Association of Sleep Disordered Breathing with Erectile Dysfunction in Community Dwelling Older Men

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Abstract

Purpose:

We investigated the association between sleep disordered breathing and erectile dysfunction in older men.

Materials and Methods:

We performed a cross-sectional analysis of community dwelling men age 67 years or older enrolled in the Osteoporotic Fractures in Men Sleep Study. Participants underwent overnight polysomnography (2003 to 2005) and completed sexual health questionnaires (2005 to 2006). We defined sleep disordered breathing using the apnea-hypopnea index or nocturnal hypoxemia. Erectile dysfunction was defined using the MMAS (Massachusetts Male Aging Study) scale and, in sexually active men, the International Index of Erectile Function. We used logistic regression to examine the association between sleep disordered breathing and erectile dysfunction.

Results:

Mean participant age was 76±5 years. Of the 2,676 men completing the MMAS, 70% had moderate to complete erectile dysfunction. Among 1,099 sexually active men completing the IIEF-5 (5-item International Index of Erectile Function), 26% had moderate to severe erectile dysfunction. A higher apnea-hypopnea index was associated with greater odds of MMAS defined moderate to complete erectile dysfunction after adjusting for age and study site (OR 1.39, 95% CI 1.00–1.92 for severe sleep disordered breathing vs none, p trend=0.008), but not after further adjustment for body mass index, socioeconomic status and comorbidities (OR 1.05, 95% CI 0.75–1.49, p trend=0.452). Greater nocturnal hypoxemia was associated with increased odds of MMAS defined moderate to complete erectile dysfunction (unadjusted OR 1.36, 95% Cl 1.04–1.80 vs none) but this was attenuated after adjustment for age and study site (OR 1.24, 95% CI 0.92–1.66). Sleep disordered breathing was not associated with erectile dysfunction by 5-item International Index of Erectile Function.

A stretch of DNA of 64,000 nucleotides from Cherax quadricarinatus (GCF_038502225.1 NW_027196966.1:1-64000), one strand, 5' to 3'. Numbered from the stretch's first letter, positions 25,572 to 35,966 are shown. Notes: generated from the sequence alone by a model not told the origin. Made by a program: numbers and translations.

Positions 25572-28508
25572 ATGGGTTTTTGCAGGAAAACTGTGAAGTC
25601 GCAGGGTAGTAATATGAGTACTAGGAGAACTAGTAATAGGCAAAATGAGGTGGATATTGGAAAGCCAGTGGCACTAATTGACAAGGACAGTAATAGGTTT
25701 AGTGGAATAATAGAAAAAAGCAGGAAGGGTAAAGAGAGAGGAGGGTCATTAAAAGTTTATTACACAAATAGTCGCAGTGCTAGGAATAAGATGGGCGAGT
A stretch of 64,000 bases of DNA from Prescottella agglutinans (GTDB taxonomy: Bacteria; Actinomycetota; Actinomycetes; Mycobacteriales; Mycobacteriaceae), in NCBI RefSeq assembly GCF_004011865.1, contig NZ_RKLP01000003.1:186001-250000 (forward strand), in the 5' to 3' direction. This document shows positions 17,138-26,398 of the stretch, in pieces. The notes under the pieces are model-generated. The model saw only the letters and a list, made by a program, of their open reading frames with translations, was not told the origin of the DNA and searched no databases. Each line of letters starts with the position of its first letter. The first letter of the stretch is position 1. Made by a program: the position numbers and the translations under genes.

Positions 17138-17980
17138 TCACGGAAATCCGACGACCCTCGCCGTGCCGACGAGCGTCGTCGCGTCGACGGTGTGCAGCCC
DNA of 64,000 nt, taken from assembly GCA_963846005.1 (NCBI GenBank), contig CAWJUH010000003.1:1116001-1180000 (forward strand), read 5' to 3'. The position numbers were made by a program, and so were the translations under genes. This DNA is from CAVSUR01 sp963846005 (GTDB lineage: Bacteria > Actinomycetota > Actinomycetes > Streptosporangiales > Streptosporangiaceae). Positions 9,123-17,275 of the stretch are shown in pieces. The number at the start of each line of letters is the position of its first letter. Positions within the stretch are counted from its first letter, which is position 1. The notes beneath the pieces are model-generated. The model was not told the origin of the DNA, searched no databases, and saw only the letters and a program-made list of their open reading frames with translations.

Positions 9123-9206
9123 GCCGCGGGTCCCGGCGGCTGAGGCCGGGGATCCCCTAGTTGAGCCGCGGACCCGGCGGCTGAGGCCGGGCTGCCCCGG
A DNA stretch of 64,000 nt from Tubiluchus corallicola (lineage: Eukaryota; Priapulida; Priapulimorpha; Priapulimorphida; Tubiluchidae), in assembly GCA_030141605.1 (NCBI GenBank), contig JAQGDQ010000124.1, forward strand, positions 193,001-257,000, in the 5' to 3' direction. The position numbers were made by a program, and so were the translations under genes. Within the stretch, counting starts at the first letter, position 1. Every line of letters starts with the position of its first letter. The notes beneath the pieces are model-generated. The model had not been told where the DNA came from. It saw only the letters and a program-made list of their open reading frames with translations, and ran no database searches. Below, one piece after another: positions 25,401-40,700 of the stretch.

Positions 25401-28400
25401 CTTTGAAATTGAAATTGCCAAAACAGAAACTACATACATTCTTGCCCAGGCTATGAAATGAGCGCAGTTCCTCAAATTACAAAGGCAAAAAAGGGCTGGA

Conclusions:

In this cross-sectional analysis in older men sleep disordered breathing was associated with higher odds of erectile dysfunction in unadjusted analyses that was largely explained by higher body mass index and increased comorbidity among men with sleep disordered breathing. Prospective studies accounting for obesity and multimorbidity would further clarify the association of sleep disordered breathing and erectile dysfunction.

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